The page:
Those skilled in the art will appreciate that such computer readable instructions can be written in a number of programming languages for use with many computer architectures or operating systems. Further, such instructions may be stored using any memory technology, present or future, including but not limited to, semiconductor, magnetic, or optical, or transmitted using any communications technology, present or future, including but not limited to optical, infrared, or microwave. It is contemplated that such a computer program product may be distributed as a removable medium with accompanying printed or electronic documentation, for example, shrink-wrapped software, pre-loaded with a computer system, for example, on a system ROM or fixed disk, or distributed from a server or electronic bulletin board over a network, for example, the Internet or World Wide Web.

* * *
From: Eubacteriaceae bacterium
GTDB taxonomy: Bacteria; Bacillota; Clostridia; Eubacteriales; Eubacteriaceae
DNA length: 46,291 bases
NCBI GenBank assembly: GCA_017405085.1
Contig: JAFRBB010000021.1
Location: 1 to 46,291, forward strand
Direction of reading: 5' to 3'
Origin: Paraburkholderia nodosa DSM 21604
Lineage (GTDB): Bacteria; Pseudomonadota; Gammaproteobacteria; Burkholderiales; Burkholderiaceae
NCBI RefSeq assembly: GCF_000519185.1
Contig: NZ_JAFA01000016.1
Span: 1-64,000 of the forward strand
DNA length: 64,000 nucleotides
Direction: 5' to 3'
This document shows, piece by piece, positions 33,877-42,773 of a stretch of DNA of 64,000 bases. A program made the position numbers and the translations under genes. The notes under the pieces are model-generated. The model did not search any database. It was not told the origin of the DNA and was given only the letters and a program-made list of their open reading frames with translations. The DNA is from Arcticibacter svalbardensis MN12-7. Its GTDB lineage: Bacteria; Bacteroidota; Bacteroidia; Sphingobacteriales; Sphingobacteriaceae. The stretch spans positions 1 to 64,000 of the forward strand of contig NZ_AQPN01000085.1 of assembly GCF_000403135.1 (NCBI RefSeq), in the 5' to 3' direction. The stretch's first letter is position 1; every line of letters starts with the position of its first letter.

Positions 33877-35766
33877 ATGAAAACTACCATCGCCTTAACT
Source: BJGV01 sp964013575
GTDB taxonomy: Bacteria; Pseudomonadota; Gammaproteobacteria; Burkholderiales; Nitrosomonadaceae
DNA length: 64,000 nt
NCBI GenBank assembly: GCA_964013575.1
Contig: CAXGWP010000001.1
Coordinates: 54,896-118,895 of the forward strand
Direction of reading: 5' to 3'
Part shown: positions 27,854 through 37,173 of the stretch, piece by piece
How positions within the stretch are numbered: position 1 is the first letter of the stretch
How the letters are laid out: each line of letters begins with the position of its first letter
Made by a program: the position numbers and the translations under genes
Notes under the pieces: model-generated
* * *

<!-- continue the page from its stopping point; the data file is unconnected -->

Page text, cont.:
It will be further appreciated that embodiments of the present invention may be provided in the form of a service deployed on behalf of a customer to offer offsite disaster recovery services.

It will also be appreciated that various further modifications to the preferred embodiment described above will be apparent to a person of ordinary skill in the art.

Advantages Over the Prior Art